I’ve been woefully lax on the beats this month. All apologies; my event schedule, plus holiday prep and holidays, has had me running like the proverbial chicken. To make it up, I’m posting three deep-cuts today, all from back when I used to record annual Xmanukah Songs and had not yet developed crippling shame at my core musical incompetencies. Enjoy!
Beats per Week installment number five, with another deep cut from the limited U.S. release of the 1994 film In the Celestial Monastery. Folks will recall this motif—worked much more gradually in the film score as it appeared in theaters—from the long montage in which Sieto and P’u finally begin to find a way to communicate with the Wanderers and their technology.
The most foreboding sentence in the video embedded below–in terms of the obvious teledildonic applications of this tech–has to be: “Predicting the behavior of soft robotic devices is difficult.” Yikes!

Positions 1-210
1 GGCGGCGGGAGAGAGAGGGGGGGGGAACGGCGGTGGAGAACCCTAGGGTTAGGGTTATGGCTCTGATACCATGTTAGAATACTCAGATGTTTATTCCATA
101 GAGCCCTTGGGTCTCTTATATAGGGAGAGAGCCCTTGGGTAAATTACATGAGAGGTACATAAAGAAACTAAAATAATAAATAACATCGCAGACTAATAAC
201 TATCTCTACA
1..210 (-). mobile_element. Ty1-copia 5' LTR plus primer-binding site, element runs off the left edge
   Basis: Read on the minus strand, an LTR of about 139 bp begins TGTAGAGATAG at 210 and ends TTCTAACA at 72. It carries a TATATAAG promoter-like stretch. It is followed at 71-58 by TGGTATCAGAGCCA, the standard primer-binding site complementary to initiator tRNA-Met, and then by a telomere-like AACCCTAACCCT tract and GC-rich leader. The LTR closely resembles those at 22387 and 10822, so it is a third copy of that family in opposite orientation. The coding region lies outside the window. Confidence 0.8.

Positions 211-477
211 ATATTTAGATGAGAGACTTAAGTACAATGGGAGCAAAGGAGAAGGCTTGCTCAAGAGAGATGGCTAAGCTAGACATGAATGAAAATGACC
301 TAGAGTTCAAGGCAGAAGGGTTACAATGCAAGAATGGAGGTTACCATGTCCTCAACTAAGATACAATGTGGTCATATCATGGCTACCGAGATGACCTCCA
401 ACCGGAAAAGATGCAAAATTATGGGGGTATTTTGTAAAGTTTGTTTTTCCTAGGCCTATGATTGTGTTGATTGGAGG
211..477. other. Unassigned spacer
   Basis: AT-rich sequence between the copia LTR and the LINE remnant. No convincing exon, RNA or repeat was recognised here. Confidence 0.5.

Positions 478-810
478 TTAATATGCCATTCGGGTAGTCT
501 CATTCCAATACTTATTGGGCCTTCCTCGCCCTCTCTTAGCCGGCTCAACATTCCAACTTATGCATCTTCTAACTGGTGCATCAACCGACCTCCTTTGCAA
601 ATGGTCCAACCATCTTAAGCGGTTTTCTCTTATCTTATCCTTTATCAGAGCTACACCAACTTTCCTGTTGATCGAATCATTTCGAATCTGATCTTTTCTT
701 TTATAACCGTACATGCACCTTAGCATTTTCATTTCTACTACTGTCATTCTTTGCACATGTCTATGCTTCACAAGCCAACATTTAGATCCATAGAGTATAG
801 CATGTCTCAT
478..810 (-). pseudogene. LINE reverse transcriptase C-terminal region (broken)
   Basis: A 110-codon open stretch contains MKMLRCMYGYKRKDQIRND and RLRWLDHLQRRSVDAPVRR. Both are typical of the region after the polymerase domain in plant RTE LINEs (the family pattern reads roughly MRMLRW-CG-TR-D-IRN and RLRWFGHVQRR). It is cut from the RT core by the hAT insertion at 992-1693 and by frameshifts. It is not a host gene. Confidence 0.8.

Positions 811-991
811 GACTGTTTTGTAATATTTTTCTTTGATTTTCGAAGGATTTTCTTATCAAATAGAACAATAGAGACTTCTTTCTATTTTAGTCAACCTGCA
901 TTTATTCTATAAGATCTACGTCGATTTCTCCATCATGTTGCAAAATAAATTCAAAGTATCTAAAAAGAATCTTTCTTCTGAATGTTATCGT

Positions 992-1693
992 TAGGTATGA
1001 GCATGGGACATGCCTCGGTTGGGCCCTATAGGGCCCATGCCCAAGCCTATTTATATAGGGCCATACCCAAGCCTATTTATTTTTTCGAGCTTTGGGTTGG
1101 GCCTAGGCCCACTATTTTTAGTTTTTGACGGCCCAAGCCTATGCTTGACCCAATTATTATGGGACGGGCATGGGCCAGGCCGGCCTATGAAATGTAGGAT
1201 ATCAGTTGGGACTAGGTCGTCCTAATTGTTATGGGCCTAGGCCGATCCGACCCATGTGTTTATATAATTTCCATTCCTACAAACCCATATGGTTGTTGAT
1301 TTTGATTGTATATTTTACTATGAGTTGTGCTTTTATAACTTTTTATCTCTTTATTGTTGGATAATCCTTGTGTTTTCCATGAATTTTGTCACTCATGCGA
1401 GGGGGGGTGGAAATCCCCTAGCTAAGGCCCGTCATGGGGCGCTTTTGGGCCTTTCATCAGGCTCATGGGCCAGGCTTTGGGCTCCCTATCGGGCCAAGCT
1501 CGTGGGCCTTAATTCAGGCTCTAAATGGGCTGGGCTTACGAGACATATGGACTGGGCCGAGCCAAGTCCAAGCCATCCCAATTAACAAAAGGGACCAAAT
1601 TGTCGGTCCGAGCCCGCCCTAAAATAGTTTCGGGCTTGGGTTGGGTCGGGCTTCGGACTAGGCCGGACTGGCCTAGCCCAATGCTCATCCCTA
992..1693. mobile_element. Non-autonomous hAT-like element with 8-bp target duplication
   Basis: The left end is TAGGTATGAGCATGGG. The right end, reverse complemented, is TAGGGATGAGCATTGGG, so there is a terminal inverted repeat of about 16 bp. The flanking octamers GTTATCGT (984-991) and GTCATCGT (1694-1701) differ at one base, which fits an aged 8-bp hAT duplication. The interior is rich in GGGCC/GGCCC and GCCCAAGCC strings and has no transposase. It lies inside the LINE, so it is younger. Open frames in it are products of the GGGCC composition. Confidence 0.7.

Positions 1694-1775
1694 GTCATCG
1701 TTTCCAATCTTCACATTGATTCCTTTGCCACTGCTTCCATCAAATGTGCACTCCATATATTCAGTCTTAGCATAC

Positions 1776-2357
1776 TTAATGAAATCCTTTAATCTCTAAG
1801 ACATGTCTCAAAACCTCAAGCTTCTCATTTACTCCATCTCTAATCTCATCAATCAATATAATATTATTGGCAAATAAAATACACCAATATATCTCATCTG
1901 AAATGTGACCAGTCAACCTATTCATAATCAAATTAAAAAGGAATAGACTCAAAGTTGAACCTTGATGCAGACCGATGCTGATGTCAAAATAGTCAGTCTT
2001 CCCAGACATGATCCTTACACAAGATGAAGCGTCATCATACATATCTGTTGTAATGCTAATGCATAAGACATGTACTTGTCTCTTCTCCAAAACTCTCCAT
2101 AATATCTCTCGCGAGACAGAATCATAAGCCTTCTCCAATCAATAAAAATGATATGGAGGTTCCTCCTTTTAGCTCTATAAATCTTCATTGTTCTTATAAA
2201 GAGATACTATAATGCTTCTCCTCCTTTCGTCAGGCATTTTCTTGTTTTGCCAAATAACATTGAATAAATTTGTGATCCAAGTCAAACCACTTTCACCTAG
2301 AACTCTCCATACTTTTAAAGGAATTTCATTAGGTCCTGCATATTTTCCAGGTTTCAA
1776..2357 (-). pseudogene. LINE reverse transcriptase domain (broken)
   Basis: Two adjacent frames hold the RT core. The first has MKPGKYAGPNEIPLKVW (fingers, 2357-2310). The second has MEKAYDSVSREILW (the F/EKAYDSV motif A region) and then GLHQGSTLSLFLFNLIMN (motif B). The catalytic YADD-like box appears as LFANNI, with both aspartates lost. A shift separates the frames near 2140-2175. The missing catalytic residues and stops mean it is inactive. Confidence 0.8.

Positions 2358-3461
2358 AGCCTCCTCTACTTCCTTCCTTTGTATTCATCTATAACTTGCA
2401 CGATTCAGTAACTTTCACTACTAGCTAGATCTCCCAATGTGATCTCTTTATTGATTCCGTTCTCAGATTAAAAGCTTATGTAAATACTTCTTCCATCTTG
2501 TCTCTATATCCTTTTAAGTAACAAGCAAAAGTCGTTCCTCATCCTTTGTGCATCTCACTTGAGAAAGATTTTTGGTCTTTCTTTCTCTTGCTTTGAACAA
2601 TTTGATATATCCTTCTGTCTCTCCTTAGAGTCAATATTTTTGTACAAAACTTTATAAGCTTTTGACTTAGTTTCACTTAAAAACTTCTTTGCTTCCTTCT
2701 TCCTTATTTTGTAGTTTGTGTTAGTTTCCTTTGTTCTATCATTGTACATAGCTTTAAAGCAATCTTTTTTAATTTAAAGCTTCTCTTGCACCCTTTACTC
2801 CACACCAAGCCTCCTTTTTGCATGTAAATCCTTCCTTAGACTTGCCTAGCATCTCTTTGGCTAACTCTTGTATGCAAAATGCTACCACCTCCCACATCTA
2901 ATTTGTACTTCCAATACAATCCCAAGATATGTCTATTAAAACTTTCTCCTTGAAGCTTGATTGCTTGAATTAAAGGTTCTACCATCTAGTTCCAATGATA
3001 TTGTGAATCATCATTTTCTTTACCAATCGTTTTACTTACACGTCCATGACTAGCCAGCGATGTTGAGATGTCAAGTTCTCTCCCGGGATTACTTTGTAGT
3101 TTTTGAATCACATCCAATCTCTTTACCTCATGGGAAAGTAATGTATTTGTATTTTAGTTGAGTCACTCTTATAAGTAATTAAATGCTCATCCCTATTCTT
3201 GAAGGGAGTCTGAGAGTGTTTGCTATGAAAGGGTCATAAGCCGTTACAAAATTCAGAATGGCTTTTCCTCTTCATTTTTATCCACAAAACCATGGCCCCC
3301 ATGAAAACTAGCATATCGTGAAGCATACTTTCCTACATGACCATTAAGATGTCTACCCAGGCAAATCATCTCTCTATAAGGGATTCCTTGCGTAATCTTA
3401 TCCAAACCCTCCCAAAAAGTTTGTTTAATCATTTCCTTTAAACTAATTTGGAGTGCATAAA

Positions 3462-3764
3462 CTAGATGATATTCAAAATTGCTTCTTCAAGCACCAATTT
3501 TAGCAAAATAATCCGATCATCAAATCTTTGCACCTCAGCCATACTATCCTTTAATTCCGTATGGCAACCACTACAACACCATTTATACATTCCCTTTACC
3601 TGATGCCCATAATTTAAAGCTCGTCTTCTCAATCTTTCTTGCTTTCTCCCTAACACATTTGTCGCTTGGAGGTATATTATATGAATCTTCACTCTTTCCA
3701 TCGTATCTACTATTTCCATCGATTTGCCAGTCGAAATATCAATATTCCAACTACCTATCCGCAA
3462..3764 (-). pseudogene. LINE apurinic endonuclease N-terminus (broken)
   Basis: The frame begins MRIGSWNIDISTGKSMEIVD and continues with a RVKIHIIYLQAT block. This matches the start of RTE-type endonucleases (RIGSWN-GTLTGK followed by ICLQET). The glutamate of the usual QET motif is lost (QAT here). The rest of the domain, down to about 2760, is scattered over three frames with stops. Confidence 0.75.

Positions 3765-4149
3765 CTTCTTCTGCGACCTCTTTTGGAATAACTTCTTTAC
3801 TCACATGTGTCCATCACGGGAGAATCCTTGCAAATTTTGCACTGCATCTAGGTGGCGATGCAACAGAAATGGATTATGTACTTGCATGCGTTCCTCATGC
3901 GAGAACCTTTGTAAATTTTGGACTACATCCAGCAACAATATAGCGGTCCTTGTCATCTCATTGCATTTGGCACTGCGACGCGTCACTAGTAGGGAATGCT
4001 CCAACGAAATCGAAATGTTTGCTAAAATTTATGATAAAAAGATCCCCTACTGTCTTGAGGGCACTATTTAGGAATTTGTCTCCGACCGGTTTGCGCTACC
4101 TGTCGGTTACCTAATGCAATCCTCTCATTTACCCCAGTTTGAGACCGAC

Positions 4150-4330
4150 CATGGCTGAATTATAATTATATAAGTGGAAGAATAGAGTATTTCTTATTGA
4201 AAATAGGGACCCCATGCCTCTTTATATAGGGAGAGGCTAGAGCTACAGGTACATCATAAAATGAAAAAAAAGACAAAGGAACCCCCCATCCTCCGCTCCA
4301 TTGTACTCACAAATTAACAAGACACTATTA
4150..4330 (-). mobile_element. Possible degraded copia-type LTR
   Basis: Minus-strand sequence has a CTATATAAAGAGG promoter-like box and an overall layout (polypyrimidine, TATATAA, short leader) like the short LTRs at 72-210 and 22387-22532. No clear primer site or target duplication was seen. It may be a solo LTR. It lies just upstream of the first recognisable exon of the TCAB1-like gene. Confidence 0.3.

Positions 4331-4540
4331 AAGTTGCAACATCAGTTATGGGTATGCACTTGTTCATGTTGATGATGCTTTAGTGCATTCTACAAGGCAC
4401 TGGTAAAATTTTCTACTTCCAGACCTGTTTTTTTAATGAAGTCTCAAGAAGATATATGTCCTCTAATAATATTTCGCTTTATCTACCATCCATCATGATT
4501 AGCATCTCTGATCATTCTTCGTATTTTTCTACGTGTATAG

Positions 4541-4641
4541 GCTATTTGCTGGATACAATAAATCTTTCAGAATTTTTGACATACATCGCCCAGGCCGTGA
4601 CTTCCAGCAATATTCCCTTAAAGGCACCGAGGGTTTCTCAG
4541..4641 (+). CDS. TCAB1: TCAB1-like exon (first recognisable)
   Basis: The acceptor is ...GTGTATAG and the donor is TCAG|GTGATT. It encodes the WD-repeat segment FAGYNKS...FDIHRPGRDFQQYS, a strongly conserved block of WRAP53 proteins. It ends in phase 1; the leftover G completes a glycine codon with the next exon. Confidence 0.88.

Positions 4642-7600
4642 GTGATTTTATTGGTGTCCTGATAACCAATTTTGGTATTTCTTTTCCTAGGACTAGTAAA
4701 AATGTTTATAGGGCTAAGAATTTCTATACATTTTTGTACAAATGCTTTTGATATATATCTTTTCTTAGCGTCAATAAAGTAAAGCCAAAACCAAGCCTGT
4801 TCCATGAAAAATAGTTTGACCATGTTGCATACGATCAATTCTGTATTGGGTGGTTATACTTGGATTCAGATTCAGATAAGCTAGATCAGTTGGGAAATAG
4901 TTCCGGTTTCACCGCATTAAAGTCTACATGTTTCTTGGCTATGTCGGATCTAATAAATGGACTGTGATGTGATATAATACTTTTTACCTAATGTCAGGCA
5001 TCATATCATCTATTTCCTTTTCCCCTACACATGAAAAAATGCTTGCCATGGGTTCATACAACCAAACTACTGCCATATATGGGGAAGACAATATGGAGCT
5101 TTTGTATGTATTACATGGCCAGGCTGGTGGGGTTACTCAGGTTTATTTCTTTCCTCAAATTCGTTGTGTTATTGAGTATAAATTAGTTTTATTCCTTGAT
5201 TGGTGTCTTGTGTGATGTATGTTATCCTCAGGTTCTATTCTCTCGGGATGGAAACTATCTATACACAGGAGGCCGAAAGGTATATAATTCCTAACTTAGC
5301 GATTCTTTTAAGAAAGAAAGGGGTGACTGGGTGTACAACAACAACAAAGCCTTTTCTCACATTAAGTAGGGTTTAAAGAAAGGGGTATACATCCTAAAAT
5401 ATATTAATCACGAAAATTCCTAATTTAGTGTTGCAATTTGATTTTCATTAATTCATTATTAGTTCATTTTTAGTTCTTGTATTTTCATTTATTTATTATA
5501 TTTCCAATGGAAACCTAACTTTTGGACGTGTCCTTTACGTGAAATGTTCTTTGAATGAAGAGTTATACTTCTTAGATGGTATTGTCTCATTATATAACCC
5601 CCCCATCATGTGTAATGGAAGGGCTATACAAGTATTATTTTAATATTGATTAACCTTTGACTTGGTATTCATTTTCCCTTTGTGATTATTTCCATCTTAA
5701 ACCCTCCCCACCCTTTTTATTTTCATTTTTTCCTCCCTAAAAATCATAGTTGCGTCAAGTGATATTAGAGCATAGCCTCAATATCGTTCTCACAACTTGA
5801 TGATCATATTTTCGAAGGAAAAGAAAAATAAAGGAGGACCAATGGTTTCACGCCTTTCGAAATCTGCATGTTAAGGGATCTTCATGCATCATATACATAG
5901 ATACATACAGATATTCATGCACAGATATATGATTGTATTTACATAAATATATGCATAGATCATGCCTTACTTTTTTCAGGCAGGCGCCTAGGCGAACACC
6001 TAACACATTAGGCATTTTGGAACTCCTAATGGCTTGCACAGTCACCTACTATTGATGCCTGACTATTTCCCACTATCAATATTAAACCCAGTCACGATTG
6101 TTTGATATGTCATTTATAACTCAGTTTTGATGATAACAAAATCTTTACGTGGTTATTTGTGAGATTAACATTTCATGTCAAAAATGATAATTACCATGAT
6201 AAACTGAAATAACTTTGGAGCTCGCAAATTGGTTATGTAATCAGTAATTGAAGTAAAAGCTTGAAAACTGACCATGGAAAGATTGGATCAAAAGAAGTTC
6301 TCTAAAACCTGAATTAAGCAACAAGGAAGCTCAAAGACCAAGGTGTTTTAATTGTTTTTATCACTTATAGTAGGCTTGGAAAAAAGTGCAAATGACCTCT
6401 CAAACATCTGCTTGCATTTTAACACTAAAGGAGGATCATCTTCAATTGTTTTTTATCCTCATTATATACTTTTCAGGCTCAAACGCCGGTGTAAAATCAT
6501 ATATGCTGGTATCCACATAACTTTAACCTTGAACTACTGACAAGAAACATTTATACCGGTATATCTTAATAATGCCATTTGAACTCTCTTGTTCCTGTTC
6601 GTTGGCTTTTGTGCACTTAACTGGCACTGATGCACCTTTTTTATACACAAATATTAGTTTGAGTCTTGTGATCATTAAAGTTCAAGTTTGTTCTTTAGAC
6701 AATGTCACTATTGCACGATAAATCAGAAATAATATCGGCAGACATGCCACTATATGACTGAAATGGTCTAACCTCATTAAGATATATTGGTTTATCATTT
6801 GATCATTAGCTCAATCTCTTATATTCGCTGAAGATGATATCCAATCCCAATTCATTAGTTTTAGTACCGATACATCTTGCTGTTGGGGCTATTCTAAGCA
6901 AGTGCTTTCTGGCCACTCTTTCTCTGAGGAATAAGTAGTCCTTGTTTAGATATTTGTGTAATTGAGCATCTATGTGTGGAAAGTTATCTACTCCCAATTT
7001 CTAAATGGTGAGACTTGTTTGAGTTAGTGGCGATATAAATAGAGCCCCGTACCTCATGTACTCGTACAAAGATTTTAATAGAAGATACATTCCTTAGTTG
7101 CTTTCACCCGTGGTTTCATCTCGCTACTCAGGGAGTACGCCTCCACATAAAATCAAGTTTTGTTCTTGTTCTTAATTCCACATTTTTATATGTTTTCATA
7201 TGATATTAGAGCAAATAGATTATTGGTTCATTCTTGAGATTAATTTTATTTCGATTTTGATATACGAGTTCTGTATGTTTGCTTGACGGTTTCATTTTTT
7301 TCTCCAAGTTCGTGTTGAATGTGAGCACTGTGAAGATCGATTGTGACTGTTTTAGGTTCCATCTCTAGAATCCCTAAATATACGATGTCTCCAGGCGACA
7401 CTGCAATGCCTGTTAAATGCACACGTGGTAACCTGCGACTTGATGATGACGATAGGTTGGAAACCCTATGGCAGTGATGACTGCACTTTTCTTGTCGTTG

For reals, though, there is *a lot* of legit awesome here (both in mainstream R&D and homebrew garage mad-science)–as well as the only legitimately feasibly use of 3D printing I’ve yet seen suggested[*]
Harvard Makes Soft Robotics Open-Source | Motherboard
Thanks to a new toolkit released by researchers at Harvard University, those garage robot tinkerers can now expand into the realm of “soft” robots, e.g. robots made to squish and deform like mechanical slugs or eels.
Here’s a cool lil vid of a pretty evolved example of “soft robotics.” I think this little fella was even programmed to feel pain, regret, and ennui!